Disparities in Education of Jews, Arabs
The Central Bureau of Statistics reported July 26, 1999, that while the situation and conditions of education in Israel are similar to other Western countries, gaps exist in the teaching, education levels, the provision of education services and household expenditure on education between Jews and Arabs.
Between 1990-96, the number of children (both boys and girls) aged 14-17 in school rose among all sectors, with the most significant rise among Arab girls -- from 58.9% to 12.2%. The percentage of Jewish girls aged 14-17 rose from 95.7 to 99.8% over the same period. In contrast, the of Jewish and Arab boys aged 14-17 rose from 85.5% to 93.4% and from 66.4% to 67.5% respectively.
The percentage of Jews with 13 years or more education rose from 28.2% to 37.3%, while among other religions the percentage rose from 9.1% to 15.7%. The percentage of Jews aged 18-29 continued to university rose slightly from 6.3% in 1990 to 7.5% in 1996, while the percentage continuing to graduate education rose from 1.2% to 1.7% and going for Ph.D.s (aged 25-54) rose from 0.25% to 0.33% over the same period. The percentage of Arabs studying for BAs rose from 1.6% to 1.9%, while the percentage studying for MAs and Ph.D.s declined slightly from 0.23 to 0.22% and 00.4 to 00.3% respectively over the same period.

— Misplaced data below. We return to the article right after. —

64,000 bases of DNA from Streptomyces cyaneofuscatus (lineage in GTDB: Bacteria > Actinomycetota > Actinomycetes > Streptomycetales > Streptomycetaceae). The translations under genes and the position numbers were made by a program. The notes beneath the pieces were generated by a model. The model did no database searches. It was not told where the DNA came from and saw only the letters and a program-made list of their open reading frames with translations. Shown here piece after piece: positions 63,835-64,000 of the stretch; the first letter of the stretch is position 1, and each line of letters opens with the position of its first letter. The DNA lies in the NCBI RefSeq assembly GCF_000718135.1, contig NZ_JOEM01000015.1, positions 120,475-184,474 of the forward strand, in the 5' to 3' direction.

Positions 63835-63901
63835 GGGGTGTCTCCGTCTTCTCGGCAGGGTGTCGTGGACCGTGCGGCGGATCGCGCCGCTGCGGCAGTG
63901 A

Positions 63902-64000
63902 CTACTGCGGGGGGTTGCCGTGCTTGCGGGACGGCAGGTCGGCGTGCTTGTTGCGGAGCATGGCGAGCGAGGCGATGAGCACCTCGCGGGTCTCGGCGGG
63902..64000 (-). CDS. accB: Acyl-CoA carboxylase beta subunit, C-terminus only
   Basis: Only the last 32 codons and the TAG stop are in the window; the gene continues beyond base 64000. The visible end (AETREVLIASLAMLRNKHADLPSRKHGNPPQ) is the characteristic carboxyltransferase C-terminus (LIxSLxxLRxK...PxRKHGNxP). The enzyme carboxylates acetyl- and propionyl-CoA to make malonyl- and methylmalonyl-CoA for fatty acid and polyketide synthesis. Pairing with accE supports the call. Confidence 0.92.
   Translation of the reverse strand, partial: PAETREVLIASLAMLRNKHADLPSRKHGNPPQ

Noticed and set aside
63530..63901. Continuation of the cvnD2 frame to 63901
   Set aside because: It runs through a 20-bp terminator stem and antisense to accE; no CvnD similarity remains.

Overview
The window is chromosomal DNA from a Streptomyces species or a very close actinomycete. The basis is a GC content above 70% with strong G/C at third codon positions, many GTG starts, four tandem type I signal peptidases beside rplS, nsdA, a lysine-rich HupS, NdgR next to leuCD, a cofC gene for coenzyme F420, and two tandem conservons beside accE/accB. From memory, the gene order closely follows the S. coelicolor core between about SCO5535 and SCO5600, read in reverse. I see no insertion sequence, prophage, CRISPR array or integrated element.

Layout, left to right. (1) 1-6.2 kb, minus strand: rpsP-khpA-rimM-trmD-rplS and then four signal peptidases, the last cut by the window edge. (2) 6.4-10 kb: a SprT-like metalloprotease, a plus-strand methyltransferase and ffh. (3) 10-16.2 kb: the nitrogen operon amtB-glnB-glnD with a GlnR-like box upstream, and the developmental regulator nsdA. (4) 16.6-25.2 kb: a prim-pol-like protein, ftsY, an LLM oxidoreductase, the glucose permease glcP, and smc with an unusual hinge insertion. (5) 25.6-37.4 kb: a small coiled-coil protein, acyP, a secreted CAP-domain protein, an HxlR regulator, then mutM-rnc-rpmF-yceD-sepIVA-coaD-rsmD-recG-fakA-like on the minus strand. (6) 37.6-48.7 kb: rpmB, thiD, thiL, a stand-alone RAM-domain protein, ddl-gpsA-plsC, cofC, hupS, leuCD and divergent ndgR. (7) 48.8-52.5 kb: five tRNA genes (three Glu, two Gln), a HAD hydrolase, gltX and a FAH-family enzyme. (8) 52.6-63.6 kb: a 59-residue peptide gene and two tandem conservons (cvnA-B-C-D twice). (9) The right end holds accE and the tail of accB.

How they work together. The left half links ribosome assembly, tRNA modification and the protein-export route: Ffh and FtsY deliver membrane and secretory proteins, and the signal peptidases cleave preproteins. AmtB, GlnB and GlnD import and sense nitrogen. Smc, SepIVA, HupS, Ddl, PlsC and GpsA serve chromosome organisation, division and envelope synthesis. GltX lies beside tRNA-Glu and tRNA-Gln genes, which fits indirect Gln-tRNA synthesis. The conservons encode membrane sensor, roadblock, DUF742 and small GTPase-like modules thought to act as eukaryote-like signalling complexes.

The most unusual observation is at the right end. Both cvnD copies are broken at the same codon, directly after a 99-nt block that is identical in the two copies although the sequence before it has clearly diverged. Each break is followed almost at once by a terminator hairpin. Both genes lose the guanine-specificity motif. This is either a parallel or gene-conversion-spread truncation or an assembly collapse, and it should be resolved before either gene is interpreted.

Beyond free education services provided by the government, the consumption of education services by Jewish households was greater than for Arabs, despite the relatively lower number of children in Jewish households. These costs include private tutoring, purchase of books and educational aids. In 1997, average monthly house-hold expenditure on education services was NIS 441 for Jews and NIS 200 for Arabs.
Budgets for education in the sectors also were different, with Arab classrooms being, on average, larger and with fewer hours of teaching at all levels. The gaps have been closing, especially at the secondary school level, mainly due to an increase in weekly class hours in the Arab sector from 47.3 hours in 1990 to 53.9 hours in 1996, while average weekly class hours in the Jewish sector remained stable at 58.3 hours. Also, Arab secondary school classes were reduced from 16.5 to 13.9, while Jewish classes remained stable, declined only from 11.6 to 11.3 pupils per teacher. The level of teachers also rose more significantly in the Arab than the Jewish sector, with 71% of Arab secondary school teachers possessing academic degrees compared to 66.4% of their Jewish counterparts.
Source: Israeli Government Press Office (July 27, 1999)